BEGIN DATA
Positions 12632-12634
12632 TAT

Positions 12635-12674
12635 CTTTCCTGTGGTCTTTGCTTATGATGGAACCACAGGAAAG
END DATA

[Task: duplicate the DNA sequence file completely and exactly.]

Positions 12632-12634
12632 TAT

Positions 12635-12674
12635 CTTTCCTGTGGTCTTTGCTTATGATGGAACCACAGGAAAG